Biological processes are essential in wastewater treatment for drinking because they remove organic material from wastewater streams that may not permanently be removed by physical or chemical treatments alone. Here are some of the
important biological processes involved:
- Aerobic and anaerobic digestion processes help break down organic material into harmless substances such as carbon dioxide and methane gas. These substances can then be safely released into the environment without causing harm.
- Activated sludge involves introducing oxygen-rich air bubbles into a tank filled with biomass (microorganisms) that consume organic matter in sewage water and turn it into inert products like carbon dioxide.
- Trickling filters are also commonly used. In these filters, wastewater flows over layers of rock covered with aerobic bacteria colonies. This bacteria gets organic material through oxidation reactions freeing up dissolved oxygen in return which is needed for downstream biological treatments.
- Membrane bioreactors combine a membrane filtration system and a biological reactor tank. This allows tight control over what gets filtered out
of a waste stream while providing high-effluent quality.
- Wetlands built with vegetation are also used to help remove nutrients like nitrogen and phosphorus from wastewater streams. And they provide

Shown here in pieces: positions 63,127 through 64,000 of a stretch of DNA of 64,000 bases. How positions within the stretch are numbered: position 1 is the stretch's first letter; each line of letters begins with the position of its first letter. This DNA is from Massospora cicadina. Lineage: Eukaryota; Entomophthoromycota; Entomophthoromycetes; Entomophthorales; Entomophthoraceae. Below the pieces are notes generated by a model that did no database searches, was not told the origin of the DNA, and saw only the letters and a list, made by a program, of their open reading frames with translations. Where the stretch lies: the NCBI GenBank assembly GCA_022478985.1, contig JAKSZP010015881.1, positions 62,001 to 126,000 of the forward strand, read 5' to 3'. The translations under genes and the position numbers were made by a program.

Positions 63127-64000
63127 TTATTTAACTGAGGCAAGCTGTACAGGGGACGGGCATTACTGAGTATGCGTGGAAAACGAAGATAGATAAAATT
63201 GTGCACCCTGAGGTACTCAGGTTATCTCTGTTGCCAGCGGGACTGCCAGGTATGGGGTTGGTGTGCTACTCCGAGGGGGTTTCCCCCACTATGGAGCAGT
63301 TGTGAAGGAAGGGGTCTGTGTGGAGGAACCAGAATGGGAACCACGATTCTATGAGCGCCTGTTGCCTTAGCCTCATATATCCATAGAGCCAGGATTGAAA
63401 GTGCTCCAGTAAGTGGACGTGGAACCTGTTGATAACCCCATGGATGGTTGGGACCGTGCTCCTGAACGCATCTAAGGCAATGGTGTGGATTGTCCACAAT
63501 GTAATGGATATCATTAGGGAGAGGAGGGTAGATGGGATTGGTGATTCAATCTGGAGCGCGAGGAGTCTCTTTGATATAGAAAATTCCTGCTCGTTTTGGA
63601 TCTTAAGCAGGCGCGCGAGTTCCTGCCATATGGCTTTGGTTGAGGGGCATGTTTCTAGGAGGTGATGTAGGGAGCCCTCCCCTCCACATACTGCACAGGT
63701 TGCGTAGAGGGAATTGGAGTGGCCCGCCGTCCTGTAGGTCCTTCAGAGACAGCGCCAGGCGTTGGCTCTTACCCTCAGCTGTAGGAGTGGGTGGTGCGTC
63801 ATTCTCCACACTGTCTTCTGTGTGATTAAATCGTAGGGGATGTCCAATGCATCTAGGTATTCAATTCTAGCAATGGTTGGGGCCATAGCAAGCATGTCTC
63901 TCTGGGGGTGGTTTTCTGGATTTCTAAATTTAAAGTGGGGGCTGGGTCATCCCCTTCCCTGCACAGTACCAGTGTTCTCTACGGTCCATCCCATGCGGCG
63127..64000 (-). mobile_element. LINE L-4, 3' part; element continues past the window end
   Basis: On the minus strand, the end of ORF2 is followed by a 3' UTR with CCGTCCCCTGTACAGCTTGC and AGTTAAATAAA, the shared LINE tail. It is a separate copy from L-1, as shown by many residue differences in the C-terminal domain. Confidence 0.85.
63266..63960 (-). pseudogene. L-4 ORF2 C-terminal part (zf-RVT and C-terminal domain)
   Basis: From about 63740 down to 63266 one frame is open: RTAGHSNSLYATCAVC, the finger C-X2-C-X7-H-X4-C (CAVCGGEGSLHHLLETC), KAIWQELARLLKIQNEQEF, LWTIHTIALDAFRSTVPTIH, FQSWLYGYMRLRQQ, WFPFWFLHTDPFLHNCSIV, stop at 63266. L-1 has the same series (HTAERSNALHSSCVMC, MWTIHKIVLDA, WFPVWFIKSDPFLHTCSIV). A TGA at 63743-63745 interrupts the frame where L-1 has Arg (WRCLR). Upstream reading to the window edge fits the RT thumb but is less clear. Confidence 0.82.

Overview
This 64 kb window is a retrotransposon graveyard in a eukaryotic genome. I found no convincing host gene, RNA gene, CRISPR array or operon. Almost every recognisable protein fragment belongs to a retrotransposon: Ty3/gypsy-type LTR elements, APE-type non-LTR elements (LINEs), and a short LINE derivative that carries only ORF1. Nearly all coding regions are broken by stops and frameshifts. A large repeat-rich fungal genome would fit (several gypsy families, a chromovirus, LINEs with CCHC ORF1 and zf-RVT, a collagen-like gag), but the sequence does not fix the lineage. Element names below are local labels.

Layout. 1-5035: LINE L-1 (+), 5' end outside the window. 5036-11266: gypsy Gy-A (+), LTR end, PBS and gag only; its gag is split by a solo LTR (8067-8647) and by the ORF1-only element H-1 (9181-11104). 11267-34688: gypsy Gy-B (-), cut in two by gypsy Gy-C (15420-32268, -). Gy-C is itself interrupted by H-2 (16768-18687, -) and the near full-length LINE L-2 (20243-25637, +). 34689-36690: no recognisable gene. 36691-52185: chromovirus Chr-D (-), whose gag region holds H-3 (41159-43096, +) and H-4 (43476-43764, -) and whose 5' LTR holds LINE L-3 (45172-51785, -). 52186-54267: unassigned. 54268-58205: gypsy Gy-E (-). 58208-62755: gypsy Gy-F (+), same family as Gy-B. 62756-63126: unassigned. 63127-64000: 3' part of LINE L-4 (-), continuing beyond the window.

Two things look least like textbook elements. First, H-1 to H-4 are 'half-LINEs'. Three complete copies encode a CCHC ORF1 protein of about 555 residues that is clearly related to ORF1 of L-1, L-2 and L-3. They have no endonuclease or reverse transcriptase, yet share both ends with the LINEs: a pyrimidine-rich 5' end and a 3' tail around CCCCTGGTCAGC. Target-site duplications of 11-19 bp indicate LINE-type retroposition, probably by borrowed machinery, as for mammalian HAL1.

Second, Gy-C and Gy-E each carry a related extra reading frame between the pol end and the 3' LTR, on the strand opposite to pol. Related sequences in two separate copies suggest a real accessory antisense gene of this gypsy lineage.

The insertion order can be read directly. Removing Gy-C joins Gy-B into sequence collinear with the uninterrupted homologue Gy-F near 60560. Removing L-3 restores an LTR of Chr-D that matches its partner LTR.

additional biodiversity benefits and recreational opportunities.
Note: Ensure the safety of your water supply with an efficient treatment system composed of physical, chemical, and biological processes. Nothing beats clean, safe drinking water for everyone to enjoy.
What Happens If You Drink Sewage Water or Wastewater Without Treating It?
If someone drinks untreated sewage water or wastewater, they will experience various unpleasant symptoms. These can include watery diarrhea, vomiting, headache, fever, and abdominal cramps.
It is important to note that these symptoms may not occur immediately after drinking the water, as they can take a few hours to manifest.
How Long Does Sewage Contamination Last In Water?
Contamination from sewage in water can last for a maximum of five days. After one day of contamination, there will be 100,000 bacteria per 100ml water. By the end of day five, this number has reduced significantly to just 1 bacterium per 100ml.
This means that following a small spill (e.g., 30 liters), there would be an initial total of 30,000,000 bacteria before gradually reducing over the course of five days until only 3,000 are left at the end.
Can You Get Sick from Touching Sewage Water?
Coming into contact with sewage carries a range of health risks. When raw sewage is exposed to the skin, it can cause irritation, itching, and even infection. Inhalation of sewage can lead to respiratory infections and flu-like symptoms.
Ingesting sewage can result in severe gastroenteritis, characterized by vomiting, diarrhea, and fever. If untreated, this can lead to other serious health complications, including dehydration or even organ failure.
Conclusion: Striving for Clean Drinking Water
Drinking water production from sewage is an incredibly complex process involving numerous physical, chemical, and biological methods. Each way works better to ensure that the end product meets stringent safety standards and can be safely consumed by the public. By understanding these processes, we can better appreciate the efforts that go into providing us with this precious resource and make sure it is used responsibly.
Through careful management, we can protect our environment while still meeting
our needs for clean drinking water.
Guest post by Ryan David